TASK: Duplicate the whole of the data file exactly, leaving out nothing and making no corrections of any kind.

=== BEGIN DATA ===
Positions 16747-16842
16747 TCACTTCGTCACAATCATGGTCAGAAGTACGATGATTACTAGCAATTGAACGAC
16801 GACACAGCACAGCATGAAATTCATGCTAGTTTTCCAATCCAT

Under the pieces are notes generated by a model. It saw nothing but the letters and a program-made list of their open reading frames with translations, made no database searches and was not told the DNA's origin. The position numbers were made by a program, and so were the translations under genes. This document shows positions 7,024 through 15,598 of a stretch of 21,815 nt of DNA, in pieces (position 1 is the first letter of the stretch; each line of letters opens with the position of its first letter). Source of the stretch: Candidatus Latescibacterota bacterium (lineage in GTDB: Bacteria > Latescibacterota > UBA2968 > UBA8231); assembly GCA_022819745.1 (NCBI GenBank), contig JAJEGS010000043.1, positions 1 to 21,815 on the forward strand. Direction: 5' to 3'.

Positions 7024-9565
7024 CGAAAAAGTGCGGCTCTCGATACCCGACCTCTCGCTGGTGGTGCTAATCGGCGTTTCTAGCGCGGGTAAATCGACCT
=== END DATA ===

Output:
Positions 16747-16842
16747 TCACTTCGTCACAATCATGGTCAGAAGTACGATGATTACTAGCAATTGAACGAC
16801 GACACAGCACAGCATGAAATTCATGCTAGTTTTCCAATCCAT

Under the pieces are notes generated by a model. It saw nothing but the letters and a program-made list of their open reading frames with translations, made no database searches and was not told the DNA's origin. The position numbers were made by a program, and so were the translations under genes. This document shows positions 7,024 through 15,598 of a stretch of 21,815 nt of DNA, in pieces (position 1 is the first letter of the stretch; each line of letters opens with the position of its first letter). Source of the stretch: Candidatus Latescibacterota bacterium (lineage in GTDB: Bacteria > Latescibacterota > UBA2968 > UBA8231); assembly GCA_022819745.1 (NCBI GenBank), contig JAJEGS010000043.1, positions 1 to 21,815 on the forward strand. Direction: 5' to 3'.

Positions 7024-9565
7024 CGAAAAAGTGCGGCTCTCGATACCCGACCTCTCGCTGGTGGTGCTAATCGGCGTTTCTAGCGCGGGTAAATCGACCT